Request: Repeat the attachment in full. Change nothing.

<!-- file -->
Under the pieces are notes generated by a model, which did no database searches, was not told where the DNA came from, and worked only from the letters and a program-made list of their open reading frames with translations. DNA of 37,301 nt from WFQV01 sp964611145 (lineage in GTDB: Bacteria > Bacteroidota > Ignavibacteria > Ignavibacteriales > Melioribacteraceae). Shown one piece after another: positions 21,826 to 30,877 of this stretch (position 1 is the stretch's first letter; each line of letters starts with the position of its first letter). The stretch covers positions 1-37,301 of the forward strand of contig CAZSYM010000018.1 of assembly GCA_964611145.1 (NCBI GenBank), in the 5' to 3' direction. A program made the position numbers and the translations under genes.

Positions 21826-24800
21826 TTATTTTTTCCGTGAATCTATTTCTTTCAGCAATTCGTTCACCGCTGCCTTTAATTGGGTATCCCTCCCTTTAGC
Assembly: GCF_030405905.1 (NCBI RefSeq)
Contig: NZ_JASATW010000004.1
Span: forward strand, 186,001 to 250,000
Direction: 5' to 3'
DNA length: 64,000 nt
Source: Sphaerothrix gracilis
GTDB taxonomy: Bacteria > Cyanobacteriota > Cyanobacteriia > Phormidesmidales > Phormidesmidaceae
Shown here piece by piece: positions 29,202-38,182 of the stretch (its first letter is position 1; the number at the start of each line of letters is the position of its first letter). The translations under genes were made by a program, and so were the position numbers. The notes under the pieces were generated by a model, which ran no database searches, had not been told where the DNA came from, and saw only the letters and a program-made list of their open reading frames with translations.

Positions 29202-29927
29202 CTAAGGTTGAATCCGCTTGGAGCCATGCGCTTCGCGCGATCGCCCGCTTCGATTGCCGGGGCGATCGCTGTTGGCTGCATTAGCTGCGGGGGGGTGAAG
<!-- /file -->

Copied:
Under the pieces are notes generated by a model, which did no database searches, was not told where the DNA came from, and worked only from the letters and a program-made list of their open reading frames with translations. DNA of 37,301 nt from WFQV01 sp964611145 (lineage in GTDB: Bacteria > Bacteroidota > Ignavibacteria > Ignavibacteriales > Melioribacteraceae). Shown one piece after another: positions 21,826 to 30,877 of this stretch (position 1 is the stretch's first letter; each line of letters starts with the position of its first letter). The stretch covers positions 1-37,301 of the forward strand of contig CAZSYM010000018.1 of assembly GCA_964611145.1 (NCBI GenBank), in the 5' to 3' direction. A program made the position numbers and the translations under genes.

Positions 21826-24800
21826 TTATTTTTTCCGTGAATCTATTTCTTTCAGCAATTCGTTCACCGCTGCCTTTAATTGGGTATCCCTCCCTTTAGC
Assembly: GCF_030405905.1 (NCBI RefSeq)
Contig: NZ_JASATW010000004.1
Span: forward strand, 186,001 to 250,000
Direction: 5' to 3'
DNA length: 64,000 nt
Source: Sphaerothrix gracilis
GTDB taxonomy: Bacteria > Cyanobacteriota > Cyanobacteriia > Phormidesmidales > Phormidesmidaceae
Shown here piece by piece: positions 29,202-38,182 of the stretch (its first letter is position 1; the number at the start of each line of letters is the position of its first letter). The translations under genes were made by a program, and so were the position numbers. The notes under the pieces were generated by a model, which ran no database searches, had not been told where the DNA came from, and saw only the letters and a program-made list of their open reading frames with translations.

Positions 29202-29927
29202 CTAAGGTTGAATCCGCTTGGAGCCATGCGCTTCGCGCGATCGCCCGCTTCGATTGCCGGGGCGATCGCTGTTGGCTGCATTAGCTGCGGGGGGGTGAAG